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SPORTS
January 21, 2016 | By Dick Jerardi, Staff Writer
GIVEN THE differing Big 5 constituencies, making Wednesday night's doubleheader at the Palestra a reality was not easy. Eventually, the schools agreed to put self-interest (giving up home games) aside to make it happen. "The last question was getting leagues willing to create byes," said Steve Bilsky, the executive director of the Big 5, who was a driving force behind the DH. "In the end, they all did and it came together. " Whatever it took, the night with La Salle playing Temple, followed by Saint Joseph's-Penn, will be glorious, a perfect celebration on the 60th anniversary of the first Big 5 season.
SPORTS
January 21, 2016 | By Marc Narducci, Staff Writer
Devin Coleman understands that when his Temple team meets La Salle in a Big Five game at the Palestra, there will be added excitement in the place known as the cathedral of college basketball. To celebrate the Big Five's 60th anniversary, the Palestra will host a doubleheader Wednesday night, paying homage to the old days when these events were commonplace and gripped the basketball community. After the Temple-La Salle game at 7, St. Joseph's and Penn will meet at 9:30. "It's my first time playing in a doubleheader there and it will be a good experience," Coleman said.
SPORTS
January 21, 2016 | By Mike Jensen, Inquirer Columnist
The noise didn't stop at the locker room door. Two teams would be playing, two would be waiting underneath the stands, which often seemed to shake, the vibrations carrying right into the room. "You'd be peeking out, trying to see who was playing well," Fran Dunphy said this week. "Because you knew every player. " Wednesday night at the Palestra, four teams will play basketball and also offer a nod to the past. Temple will face La Salle, and then St. Joseph's takes on Penn, and Dunphy hopes the fans for the second game get there early and the fans for the first game stay to the end. Because there is nothing exactly like this anywhere else in college basketball.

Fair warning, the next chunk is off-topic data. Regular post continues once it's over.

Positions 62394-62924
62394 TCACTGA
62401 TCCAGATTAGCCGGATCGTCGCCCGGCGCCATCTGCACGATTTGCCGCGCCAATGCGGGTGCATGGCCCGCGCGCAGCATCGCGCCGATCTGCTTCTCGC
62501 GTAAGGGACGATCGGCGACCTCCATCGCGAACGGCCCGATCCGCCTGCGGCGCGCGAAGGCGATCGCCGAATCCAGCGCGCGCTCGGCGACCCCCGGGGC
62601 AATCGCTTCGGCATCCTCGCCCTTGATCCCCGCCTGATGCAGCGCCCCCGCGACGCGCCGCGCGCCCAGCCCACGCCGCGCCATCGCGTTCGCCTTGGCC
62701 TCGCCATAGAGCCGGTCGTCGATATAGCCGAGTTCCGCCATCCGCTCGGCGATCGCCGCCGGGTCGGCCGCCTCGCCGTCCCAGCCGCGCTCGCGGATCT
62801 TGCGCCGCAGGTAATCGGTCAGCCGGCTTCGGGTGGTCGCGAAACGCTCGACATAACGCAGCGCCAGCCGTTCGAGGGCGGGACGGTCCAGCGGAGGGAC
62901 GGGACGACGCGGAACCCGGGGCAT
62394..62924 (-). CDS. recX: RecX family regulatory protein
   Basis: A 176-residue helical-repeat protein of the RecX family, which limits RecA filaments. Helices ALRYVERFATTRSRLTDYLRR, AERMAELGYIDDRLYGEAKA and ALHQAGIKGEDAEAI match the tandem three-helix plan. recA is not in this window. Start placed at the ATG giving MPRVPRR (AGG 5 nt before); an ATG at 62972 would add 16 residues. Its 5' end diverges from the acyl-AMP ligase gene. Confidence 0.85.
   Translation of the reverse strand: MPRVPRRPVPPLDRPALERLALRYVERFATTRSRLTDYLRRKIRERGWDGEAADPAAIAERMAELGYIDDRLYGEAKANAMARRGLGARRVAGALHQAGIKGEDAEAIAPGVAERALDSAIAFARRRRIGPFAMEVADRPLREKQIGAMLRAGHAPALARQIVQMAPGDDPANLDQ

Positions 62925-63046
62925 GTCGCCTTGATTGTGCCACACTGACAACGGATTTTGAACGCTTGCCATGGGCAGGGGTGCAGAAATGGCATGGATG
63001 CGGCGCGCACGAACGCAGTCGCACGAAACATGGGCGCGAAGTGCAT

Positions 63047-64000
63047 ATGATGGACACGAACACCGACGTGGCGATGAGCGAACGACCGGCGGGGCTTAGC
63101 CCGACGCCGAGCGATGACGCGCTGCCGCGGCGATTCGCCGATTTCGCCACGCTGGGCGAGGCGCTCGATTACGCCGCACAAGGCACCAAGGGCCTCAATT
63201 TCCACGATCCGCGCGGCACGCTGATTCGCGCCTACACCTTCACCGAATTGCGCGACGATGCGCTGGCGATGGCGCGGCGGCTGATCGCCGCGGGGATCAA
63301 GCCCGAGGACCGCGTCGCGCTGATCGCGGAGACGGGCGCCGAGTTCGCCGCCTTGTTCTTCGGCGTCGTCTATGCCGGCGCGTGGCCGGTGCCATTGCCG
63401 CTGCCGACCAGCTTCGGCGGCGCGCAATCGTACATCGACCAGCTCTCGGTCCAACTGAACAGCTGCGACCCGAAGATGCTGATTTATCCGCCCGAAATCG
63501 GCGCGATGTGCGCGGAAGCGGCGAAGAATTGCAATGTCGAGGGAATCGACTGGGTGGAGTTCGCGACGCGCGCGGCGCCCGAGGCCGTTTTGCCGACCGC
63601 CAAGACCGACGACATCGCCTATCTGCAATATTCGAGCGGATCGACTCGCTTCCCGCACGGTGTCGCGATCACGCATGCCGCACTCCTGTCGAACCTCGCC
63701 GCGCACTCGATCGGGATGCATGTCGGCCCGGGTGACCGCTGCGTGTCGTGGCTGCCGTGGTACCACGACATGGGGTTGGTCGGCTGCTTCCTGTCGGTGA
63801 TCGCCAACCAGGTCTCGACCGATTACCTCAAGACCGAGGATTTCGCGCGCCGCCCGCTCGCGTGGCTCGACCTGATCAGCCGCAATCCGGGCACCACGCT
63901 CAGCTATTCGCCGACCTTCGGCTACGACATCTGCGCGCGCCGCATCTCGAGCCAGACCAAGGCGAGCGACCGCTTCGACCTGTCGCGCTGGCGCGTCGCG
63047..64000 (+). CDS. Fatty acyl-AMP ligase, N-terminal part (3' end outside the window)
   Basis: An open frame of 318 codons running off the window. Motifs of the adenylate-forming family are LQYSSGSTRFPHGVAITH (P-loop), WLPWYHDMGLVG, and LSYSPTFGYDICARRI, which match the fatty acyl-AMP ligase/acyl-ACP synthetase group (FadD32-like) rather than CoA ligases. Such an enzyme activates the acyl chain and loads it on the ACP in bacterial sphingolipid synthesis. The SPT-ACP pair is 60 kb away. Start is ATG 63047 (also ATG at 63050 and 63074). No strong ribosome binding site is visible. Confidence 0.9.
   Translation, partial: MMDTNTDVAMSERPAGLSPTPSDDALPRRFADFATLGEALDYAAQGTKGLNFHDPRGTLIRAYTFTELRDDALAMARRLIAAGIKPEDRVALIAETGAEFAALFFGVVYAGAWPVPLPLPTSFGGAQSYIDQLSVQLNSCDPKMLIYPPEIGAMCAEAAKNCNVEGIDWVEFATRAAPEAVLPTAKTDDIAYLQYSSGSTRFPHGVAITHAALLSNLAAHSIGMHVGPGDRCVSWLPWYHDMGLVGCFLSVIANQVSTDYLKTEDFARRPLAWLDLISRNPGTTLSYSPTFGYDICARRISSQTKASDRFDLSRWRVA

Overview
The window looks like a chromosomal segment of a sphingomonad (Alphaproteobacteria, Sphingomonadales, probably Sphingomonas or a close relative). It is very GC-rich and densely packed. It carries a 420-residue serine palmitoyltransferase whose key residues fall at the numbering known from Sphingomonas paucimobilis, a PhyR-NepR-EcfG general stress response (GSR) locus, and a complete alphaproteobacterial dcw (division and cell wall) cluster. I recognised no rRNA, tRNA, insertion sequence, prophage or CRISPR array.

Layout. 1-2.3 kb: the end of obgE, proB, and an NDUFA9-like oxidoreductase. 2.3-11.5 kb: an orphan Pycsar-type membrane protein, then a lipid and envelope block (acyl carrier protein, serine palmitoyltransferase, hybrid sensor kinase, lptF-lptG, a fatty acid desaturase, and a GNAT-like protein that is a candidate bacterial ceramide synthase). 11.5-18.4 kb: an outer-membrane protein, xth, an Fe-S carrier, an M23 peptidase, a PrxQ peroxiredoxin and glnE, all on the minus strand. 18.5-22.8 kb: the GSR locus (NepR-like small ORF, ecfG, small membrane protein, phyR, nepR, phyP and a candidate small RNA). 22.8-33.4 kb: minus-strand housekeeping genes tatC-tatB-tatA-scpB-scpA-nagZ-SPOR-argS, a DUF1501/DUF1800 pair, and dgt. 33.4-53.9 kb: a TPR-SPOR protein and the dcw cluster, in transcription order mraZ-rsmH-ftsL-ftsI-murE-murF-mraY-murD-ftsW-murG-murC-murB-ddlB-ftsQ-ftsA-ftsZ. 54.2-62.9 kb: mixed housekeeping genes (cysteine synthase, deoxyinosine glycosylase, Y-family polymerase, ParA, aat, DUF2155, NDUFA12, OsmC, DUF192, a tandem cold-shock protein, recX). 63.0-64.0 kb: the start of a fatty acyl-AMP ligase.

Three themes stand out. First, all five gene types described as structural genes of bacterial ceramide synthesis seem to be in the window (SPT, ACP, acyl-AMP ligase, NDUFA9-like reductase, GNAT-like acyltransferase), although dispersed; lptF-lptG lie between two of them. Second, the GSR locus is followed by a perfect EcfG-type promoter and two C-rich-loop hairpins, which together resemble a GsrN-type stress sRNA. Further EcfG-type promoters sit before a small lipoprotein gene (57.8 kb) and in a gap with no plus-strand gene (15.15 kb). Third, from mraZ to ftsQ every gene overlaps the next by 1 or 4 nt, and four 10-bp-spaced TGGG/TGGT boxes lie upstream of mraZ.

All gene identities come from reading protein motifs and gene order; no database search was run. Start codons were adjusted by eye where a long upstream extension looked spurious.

NEWS
January 18, 2016
B.G. Kelley is a Philadelphia writer Butterflies as big as bats seized my stomach as I sat in the Palestra locker room waiting to lead the Temple Owls onto the court to meet the Villanova Wildcats in a City Series Big Five game. I could hear the nearly 10,000 fans screaming, anxiously anticipating the arrival of both teams to the polished floor of the Palestra. It was Jan. 16, 1965, and it was the most important game of the season for my teammates and our coach, Harry Litwack, a seminal figure in Philly basketball who would later be inducted into the Basketball Hall of Fame.
NEWS
January 18, 2016 | Bill Lyon, Staff Writer
Mid-January. Colder than a graveyard. The worshipping pilgrims shuffle in small circles and stomp their feet against the frosted night, and at the first sign of movement inside they look hopefully. Expectantly. Anxiously. Prayerfully. Waiting for the doors to swing open and grant them entrance to the Holy Place . . . to the Cradle of College Basketball . . . to the Cathedral of Hoops . . . to . . . The Palestra. There's not a better place to be in the dead of winter than here, right here, on 33d Street, on the fringe of the campus of the University of Pennsylvania, just above the railroad tracks and the Schuylkill, and cheek by jowl to Franklin Field, that wonderful old dinosaur, repository of great and glorious deeds.